Listen now (87 mins) | I’ve posted a two part review of Barbie on Twitter, and a review of Oppenheimer. As I explain in the Oppenheimer review, it feels wrong to pair them, given the transcendent importance of that film and the silliness of its “rival.” That being said, Rob and I have been thinking about both, and we’re here to entertain you, so we’re discussing them together. My Oppenheimer review nonetheless makes it clear that if you’re going to see one film, it should be that one. Here’s an excerpt.
Regarding the skepticism about the portrayal of Kitty Oppenheimer's testimony at the hearing, note that many (maybe most) of her lines were taken almost verbatim from the actual transcript. She wasn't just a housewife: She had a degree from the University of Pennsylvania and was doing graduate work at UCLA when she met Robert Oppenheimer.
See the beginning of this document, especially pages 18-23 here: https://www.osti.gov/includes/opennet/includes/Oppenheimer%20hearings/Vol%20XI%20Oppenheimer.pdf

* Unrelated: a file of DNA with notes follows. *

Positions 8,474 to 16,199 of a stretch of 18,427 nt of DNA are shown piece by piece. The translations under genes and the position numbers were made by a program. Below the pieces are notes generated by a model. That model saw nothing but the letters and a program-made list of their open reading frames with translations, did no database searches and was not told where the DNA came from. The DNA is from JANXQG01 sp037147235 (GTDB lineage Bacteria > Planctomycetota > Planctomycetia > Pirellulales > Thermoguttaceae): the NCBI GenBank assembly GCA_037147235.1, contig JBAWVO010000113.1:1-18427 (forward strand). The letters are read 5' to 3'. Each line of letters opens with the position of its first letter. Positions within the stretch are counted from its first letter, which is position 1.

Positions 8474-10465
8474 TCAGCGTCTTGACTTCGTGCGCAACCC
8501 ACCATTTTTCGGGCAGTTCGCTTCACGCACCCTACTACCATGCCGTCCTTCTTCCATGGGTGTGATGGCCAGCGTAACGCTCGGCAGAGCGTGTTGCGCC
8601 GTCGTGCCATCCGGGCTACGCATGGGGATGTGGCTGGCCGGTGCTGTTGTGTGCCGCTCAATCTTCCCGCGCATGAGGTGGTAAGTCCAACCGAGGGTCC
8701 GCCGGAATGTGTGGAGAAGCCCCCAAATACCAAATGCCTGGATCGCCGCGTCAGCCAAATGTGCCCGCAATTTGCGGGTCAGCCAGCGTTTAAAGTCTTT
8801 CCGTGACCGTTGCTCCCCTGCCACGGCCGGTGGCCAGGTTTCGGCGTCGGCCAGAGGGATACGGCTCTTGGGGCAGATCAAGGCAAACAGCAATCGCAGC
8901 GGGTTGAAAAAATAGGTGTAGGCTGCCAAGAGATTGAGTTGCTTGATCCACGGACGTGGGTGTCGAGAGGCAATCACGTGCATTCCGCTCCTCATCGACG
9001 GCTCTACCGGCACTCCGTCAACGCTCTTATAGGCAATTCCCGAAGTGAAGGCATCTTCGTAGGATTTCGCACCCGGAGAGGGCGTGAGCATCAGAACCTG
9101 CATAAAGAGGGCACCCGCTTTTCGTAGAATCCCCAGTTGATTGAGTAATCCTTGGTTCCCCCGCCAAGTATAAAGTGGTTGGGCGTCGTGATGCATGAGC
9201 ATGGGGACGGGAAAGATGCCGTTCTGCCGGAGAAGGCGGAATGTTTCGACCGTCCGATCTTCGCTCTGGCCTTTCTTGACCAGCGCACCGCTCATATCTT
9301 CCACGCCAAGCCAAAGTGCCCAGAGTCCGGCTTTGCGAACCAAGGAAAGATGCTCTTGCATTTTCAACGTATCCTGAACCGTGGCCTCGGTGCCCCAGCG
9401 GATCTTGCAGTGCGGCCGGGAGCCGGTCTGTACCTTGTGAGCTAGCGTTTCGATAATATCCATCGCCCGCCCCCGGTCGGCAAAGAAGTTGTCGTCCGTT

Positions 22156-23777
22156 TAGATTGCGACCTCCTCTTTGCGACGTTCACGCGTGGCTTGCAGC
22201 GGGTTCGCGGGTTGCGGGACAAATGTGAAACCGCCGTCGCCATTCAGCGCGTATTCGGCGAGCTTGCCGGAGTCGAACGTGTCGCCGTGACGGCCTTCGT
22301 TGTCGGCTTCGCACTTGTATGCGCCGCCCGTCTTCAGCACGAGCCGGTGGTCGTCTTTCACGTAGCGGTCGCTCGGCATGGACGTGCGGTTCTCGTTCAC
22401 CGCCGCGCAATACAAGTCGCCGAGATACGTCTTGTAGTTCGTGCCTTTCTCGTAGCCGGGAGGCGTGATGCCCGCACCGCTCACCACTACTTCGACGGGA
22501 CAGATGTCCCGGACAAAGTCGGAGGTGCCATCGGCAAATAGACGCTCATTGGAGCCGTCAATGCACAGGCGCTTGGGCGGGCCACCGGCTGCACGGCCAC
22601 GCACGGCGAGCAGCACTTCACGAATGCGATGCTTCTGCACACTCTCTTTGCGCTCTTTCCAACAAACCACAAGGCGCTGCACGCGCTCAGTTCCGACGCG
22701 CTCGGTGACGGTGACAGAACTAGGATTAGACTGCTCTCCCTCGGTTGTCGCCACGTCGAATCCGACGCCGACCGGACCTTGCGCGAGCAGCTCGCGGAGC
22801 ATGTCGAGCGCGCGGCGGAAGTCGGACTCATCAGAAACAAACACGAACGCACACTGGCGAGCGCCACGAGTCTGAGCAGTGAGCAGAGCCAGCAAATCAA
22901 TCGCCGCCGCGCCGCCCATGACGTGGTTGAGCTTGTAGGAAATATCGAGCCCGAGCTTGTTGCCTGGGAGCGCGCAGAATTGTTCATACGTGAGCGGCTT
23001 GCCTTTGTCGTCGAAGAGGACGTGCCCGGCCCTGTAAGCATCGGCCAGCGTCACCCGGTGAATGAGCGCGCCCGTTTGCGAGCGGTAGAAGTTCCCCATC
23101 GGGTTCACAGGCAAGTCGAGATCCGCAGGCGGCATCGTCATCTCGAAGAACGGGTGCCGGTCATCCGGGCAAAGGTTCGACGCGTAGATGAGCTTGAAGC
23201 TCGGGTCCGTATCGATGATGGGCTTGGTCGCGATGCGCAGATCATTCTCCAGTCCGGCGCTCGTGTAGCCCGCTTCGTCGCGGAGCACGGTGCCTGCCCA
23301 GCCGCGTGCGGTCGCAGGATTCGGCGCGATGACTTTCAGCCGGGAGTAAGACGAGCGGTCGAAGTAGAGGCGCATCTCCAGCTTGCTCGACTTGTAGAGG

From another session of the hearing, page 27-28: https://www.osti.gov/includes/opennet/includes/Oppenheimer%20hearings/Vol%20XVII%20Oppenheimer.pdf
The discussion around 40-45min made me think of old 4chan /fit/ memes about high testosterone men preferring more cushion, as you put it. Hanania confirmed high T.
The Barbie movie sounds like nothing new. In the social narrative propagated by progressives, the most valuable thing a person can do is self-identify as a victim. The second most valuable thing is to adopt an identity as an activist on behalf of some victim group (and the more creative the imagined catagory of victimhood the better). It should be noted that victims of circumstance (eg people born with disabilities, etc.) are not very noteworthy. The victims of social attitudes are the holy grail because those victims require there to be oppressors. And the unspoken agenda of the whole movement is hate, blame, division. And they’re firing on all cylinders.
Don't you think that Oppenheimer is anti-woman? The women in it are temptresses, substance abusers, distractions, mentally unstable, and one is a terrible mother. There's only one female scientist and her biggest line is talking about female reproductive organs. that's kind of messed up, right?
I think Barbie was an ok movie. It made me laugh. I enjoyed the spectacle.